First, you need to determine why people are leaving. It sounds simple, but so many businesses have no clue why churn is such a factor. The easiest way to find out of course, is to ask. A quick email, a letter if needed, a follow up phone call or even a web form, but regardless, in some fashion, you need to reach out to defectors and ask them politely, why they jumped ship. In fact, it is good practice to ask current customers how likely it is that they would recommend your product or service to friends and colleagues. This is called a Net Promoter Score (NPS) and what you are looking for, is a score above 50.

If you score over 50 it generally means that your current customers are telling their friends about your business. A low NPS is a warning sign that the opposite is taking effect and serious reputation damage may be taking place without you being aware of it.

Always ask the question in a fashion that does not require clients to identify themselves to get a true response, by adding it to your website or in an email using a service like Wootric. But in the end, finding out why is critically important to a successful customer retention program. If you determine there is a problem with your product or service, then fix it. If you determine you are attracting the wrong customers, then fix your marketing. The reasons customers leave generally fall into one of four, or a combination of these four factors, with product and price leading the way for most businesses, but may have a markedly different line up for medical practices, law firms and other service related businesses.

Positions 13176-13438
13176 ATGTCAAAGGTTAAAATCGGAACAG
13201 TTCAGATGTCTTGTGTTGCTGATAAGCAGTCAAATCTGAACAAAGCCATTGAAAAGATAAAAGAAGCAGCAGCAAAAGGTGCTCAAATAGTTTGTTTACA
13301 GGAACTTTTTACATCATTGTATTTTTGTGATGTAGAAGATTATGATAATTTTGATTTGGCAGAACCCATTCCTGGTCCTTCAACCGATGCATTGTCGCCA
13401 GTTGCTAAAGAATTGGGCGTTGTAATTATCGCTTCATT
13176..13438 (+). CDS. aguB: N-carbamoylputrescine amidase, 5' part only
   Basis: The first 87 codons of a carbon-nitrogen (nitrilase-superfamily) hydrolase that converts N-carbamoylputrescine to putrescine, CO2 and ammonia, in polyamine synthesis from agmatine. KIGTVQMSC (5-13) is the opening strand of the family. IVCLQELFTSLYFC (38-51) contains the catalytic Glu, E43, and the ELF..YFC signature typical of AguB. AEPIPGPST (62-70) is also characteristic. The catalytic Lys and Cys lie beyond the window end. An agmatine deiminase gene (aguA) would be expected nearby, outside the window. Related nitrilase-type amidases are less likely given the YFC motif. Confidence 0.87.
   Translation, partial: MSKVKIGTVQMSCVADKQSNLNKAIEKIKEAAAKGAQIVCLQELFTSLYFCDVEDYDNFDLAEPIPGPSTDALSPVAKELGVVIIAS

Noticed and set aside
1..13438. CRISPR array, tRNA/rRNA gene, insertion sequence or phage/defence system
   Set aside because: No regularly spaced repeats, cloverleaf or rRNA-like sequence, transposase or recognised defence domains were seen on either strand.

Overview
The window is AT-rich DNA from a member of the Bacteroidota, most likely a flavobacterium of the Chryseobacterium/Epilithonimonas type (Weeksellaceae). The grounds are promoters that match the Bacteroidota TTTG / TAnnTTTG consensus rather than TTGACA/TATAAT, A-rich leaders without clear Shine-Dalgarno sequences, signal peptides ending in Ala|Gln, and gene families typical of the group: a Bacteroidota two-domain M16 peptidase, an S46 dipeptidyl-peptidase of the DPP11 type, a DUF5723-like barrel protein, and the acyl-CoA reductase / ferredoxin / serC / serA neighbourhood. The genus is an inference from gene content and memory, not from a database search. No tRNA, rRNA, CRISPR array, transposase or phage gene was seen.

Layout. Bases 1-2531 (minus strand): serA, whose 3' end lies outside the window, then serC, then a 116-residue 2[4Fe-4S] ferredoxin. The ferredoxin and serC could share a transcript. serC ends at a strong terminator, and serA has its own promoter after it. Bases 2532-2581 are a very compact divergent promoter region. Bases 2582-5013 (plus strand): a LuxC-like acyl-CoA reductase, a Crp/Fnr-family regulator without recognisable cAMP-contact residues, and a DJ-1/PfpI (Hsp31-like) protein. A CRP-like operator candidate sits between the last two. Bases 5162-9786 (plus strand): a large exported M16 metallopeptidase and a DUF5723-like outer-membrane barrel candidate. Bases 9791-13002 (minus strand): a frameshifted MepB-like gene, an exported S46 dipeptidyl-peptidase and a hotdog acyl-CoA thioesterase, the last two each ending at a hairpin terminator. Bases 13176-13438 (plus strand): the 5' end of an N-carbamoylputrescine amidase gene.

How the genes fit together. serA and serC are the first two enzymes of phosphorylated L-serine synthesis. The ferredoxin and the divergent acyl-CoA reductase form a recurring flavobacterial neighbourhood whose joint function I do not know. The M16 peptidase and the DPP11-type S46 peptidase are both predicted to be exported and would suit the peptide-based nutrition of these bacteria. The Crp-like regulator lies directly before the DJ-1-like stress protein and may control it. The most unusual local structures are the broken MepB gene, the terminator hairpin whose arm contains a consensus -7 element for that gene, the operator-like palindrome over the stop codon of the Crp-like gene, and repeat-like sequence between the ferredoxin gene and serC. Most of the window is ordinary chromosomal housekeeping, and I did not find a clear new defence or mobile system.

Product – does it meet the need or perform as promised?
Price – Is it fairly and competitively priced in your market?